Autumn Series #6
Queen Anne's Lace Year-Long Study
“The object of this lesson should be to show the pupils how this weed survives the winter and how it is able to grow where it is not wanted. The weed is very common along most country roadsides, and in many pastures and meadows. It blossoms very late in the autumn, and is available for lessons often as late as November.” Handbook of Nature Study, page 544Inside Preparation Work:
Read pages 542-545 in the Handbook of Nature Study (Lesson 148). If you started your year-long study of Queen Anne’s Lace in the summer, these pages will be a review, but read with an eye to looking for changes between this season and the last. Pick out a few points from the lesson to use in your outdoor time observations. One thing that can be pointed out before going outdoors is the difference between Queen Anne’s Lace and Poison Hemlock.
Compare Queen Anne’s Lace and Another Weed in Your Yard
- Where are the seeds located? How many seeds are there? What color and shape?
- Look at the flower and/or seeds and decide how the seeds are dispersed. (wind, water, attachment, etc.)
Option 1: The challenge is to go back to your patch of Queen Anne’s Lace and make some autumn observations. There should be some dramatic changes from your last study. This plant is also called a Bird’s Nest or Wild Carrot and you might ask your children why they think this plant has so many names. Use the suggestions above to compare the Queen Anne’s Lace with another weed that you observe. Observe closely with a hand lens the seeds since they will be the most predominant feature of the plant at this time.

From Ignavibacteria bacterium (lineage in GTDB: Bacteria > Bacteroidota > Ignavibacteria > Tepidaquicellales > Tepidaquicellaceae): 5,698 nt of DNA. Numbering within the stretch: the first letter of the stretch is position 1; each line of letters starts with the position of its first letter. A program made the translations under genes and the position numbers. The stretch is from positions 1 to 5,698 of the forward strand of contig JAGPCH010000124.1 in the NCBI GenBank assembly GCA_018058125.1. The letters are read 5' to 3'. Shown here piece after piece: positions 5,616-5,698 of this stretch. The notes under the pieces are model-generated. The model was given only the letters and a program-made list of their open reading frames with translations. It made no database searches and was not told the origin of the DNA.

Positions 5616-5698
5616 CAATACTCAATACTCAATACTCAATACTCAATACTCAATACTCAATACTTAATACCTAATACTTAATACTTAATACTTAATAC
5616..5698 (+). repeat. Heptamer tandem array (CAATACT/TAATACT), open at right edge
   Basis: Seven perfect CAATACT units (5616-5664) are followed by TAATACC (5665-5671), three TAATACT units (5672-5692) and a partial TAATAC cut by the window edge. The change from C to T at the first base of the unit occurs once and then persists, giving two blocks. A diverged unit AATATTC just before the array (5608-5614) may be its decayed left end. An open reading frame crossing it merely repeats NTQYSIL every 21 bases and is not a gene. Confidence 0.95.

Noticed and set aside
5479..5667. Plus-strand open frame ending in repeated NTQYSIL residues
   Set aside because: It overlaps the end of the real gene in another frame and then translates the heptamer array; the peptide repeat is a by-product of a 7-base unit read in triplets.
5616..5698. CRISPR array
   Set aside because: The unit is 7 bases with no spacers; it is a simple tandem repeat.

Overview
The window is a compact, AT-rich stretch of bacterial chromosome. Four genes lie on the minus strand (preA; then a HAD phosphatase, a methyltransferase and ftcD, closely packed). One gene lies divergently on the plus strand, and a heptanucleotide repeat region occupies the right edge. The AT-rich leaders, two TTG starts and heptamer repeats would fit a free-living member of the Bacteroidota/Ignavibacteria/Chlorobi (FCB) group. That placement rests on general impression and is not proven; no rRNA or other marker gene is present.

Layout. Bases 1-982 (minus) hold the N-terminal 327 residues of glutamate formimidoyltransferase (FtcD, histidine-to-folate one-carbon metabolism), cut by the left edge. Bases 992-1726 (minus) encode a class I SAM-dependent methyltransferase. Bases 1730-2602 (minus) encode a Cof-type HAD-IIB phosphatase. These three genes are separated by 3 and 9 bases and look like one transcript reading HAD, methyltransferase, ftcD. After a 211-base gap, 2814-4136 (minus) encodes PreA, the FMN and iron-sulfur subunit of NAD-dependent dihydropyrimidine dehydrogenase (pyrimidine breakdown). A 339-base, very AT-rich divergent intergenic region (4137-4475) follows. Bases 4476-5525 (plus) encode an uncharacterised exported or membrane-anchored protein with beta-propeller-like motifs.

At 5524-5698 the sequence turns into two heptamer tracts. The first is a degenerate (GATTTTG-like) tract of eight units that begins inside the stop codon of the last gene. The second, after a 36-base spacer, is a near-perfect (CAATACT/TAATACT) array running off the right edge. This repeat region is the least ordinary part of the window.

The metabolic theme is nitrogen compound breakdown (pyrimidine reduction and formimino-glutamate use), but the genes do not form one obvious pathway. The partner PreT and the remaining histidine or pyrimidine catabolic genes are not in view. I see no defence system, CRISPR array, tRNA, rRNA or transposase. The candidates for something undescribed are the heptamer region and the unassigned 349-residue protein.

Option 2: Since I know there will be some families that do not have Queen Anne’s Lace to observe, you can substitute outdoor time in your own backyard instead. Find a different plant to observe if you can, any weed that is still present in your backyard will be a good subject for study. Use the suggestions above to compare any two weeds you find. Remember the most important aspect of any challenge is to find something of interest to your child...even weeds can be interesting if you take the time to look closely.
In Addition to Options 1 and 2:
Collect a few autumn weeds to bring inside to observe. Look at the leaves, the dried flowers (if any), and any seeds or pods. Make note of the colors and textures.
Collect a variety of seeds from weeds in your yard or neighborhood, perhaps placing each different kind of seed in a separate plastic sandwich bag. Sketch a few of the seeds in your journal and label the drawing with the plant’s name (if you know it), the date, the location you collected the seed from, and how you think the seed is dispersed.
If you didn’t have the opportunity to talk about Queen Anne’s Lace or weeds during your outdoor time, take a few minutes to discuss your discoveries. Complete the Queen Anne’s Lace notebook page in the ebook or make an entry in your own blank journal. If you haven’t done so already, complete a Venn Diagram comparing two plants you observed during your outdoor time. Display your weeds in a vase.
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